Vietnam’s Foreign Investment Climate

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By Chua Siew Joo

Sept. 28 – In the first nine months of 2008, investment by foreign businesses in Vietnam exceeded US$57.12 billion, almost a fivefold year-on-year increase, according to Vietnam's Foreign Investment Agency. Vietnam’s foreign direct investment for 2007 amounted to US$20.3 billion.

The Foreign Investment Agency revealed that the capital for new projects amounted to US$56.2 billion; projects in industry and construction accounted for 57 percent and 55 percent of the total FDI and the overall number of projects respectively. Meanwhile, the service sector attracted FDI of US$23.7 billion for 361 projects; the agriculture, forestry and fisheries sectors attracted FDI of US$1.12 billion.

Ninh Thuan Province is ranked top in amount of FDI received, with a steel project that is worth US$9.8 billion. Ba Ria- Vung Tau province came in second with US$9.3 billion in FDI. Malaysia is the top investor among the list of 40 countries and territories who have invested in Vietnam in the past nine months with US$14.3 billion for 37 projects while Taiwan comes in second with an investment capital of US$8.6 billion and 116 projects.

The EU has also invested more than US$10 billion with more than 750 projects over the last few years. The projects are mainly large-scale projects in oil, gas, manufacturing, infrastructure and telecommunications.

Investment in Vietnam’s service industry is increasing considerably, especially with the decentralization of the right of granting the investment certificates to People’s Committees in the provinces.

Vietnam is an attractive location to foreign investors due to its political stability, high-growth economy and abundant labor pool with low costs. However, it faces challenges from its legal framework, administrative procedures, poor infrastructure and the quality of its labor force.

In early September 2008, Vietnam intends to boost its weak supporting industries, which is undermining its attractiveness to foreign investors. Vietnam’s plans to improve local-sourcing will focus on producing parts and components for electronics, garment and textile, footwear, automobiles and strengthening linkages between FDI and local enterprises, according to Vu Huy Hoang, its Ministry of Industry and Trade at a national conference.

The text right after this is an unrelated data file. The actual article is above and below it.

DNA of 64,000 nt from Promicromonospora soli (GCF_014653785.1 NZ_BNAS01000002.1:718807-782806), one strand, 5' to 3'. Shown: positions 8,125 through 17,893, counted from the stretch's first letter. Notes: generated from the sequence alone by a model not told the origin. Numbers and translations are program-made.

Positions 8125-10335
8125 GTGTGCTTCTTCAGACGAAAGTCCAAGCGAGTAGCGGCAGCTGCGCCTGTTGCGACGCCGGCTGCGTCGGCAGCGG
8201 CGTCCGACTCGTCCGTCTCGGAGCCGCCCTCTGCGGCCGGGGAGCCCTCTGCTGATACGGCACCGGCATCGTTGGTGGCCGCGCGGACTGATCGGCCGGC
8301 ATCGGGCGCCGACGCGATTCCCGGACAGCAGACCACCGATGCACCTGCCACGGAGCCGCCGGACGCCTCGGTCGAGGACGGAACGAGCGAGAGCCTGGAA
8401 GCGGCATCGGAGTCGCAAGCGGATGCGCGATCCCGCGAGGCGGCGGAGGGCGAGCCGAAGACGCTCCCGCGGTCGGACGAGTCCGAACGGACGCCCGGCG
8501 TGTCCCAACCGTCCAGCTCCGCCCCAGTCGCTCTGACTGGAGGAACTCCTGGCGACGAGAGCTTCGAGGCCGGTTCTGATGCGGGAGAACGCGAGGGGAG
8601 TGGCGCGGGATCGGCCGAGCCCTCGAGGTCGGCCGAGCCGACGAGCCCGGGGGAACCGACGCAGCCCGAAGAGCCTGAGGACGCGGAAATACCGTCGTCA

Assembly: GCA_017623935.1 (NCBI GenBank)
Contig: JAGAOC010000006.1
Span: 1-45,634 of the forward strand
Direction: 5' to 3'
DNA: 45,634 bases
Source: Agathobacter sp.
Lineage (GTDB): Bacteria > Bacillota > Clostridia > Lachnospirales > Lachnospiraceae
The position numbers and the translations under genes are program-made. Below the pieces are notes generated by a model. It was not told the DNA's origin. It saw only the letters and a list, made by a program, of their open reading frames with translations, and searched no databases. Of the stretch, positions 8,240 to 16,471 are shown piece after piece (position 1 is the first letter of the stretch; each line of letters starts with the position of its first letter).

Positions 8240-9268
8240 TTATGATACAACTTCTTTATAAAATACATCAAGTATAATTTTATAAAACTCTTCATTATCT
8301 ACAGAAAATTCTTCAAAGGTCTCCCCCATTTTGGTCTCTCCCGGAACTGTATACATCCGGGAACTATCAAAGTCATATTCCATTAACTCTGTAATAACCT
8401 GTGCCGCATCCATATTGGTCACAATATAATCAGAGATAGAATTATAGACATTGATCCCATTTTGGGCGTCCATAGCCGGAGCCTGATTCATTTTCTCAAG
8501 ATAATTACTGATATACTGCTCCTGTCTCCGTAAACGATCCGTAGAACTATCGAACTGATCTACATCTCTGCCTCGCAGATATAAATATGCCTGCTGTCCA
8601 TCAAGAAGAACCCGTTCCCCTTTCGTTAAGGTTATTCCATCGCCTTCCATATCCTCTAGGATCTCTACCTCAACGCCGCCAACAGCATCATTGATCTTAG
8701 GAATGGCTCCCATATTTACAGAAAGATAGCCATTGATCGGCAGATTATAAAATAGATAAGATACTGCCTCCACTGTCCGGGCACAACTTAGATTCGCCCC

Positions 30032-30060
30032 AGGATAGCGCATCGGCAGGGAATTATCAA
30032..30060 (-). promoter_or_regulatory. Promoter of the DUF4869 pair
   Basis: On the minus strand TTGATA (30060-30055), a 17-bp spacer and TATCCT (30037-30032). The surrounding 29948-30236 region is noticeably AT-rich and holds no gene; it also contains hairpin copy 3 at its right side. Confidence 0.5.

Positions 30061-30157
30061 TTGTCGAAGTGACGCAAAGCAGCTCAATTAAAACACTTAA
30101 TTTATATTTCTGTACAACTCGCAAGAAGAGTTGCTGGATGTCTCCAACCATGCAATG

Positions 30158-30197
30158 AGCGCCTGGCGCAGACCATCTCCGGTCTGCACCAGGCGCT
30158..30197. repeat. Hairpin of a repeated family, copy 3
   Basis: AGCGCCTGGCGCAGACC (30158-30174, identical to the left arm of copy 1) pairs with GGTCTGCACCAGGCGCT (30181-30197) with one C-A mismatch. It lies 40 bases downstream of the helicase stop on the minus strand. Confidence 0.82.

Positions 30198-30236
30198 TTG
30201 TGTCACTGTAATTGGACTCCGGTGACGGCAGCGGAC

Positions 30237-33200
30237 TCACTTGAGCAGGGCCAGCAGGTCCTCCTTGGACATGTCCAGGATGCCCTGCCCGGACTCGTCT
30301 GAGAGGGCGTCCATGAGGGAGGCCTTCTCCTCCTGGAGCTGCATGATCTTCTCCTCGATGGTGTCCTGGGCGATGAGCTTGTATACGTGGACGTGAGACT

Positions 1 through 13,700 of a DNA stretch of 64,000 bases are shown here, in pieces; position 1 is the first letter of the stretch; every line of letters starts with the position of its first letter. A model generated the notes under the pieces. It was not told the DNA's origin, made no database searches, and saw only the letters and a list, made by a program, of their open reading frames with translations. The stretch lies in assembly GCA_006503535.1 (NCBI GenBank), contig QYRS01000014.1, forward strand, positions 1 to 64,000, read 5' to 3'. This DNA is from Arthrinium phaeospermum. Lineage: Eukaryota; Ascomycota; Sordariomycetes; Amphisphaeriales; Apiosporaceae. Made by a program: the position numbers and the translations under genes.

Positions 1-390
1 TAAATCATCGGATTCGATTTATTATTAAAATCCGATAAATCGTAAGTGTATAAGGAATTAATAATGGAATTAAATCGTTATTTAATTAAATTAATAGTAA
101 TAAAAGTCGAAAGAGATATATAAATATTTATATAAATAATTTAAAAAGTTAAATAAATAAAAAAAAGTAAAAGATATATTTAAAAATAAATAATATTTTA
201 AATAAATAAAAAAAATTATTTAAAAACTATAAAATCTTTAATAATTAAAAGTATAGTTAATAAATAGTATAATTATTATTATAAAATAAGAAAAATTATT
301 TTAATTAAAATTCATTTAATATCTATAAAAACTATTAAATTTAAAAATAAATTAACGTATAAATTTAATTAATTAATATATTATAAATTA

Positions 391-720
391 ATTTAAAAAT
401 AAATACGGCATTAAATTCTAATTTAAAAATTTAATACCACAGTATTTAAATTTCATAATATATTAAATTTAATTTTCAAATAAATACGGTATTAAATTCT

According to the VietnamNet Bridge, the Asian Development Bank has also just announced its plans to lend US$1.196 billion to Vietnam to help upgrade the highway linking Noi Bai in Hanoi to the northern border province of Lao Cai, part of the Kunming-Haiphong communication corridor.

The 244-km highway is an integral part of the Great Mekong Subregion (GMS) Northern Economic Corridor which connects Kunming city in Yunnan province, China, with Hanoi through major ports like Haiphong and Cai Lan in Vietnam. The highway is expected to be completed in 2012.

This enhanced transport link will hopefully help accelerate trade between Haiphong and Kunming, improve socio-economic conditions in the Northern provinces and narrow development gaps among the regions in Vietnam.

With the Vietnamese government’s increasing awareness of the fragility of its natural resources, it has started to take action to treat pollution in the lakes in the city. Scientists will be working with government agencies to treat pollution with a chemical known as LTH-100. Despite its success at initial testing, maintaining the health of the water bodies will be the most challenging task yet for the Vietnamese authorities.

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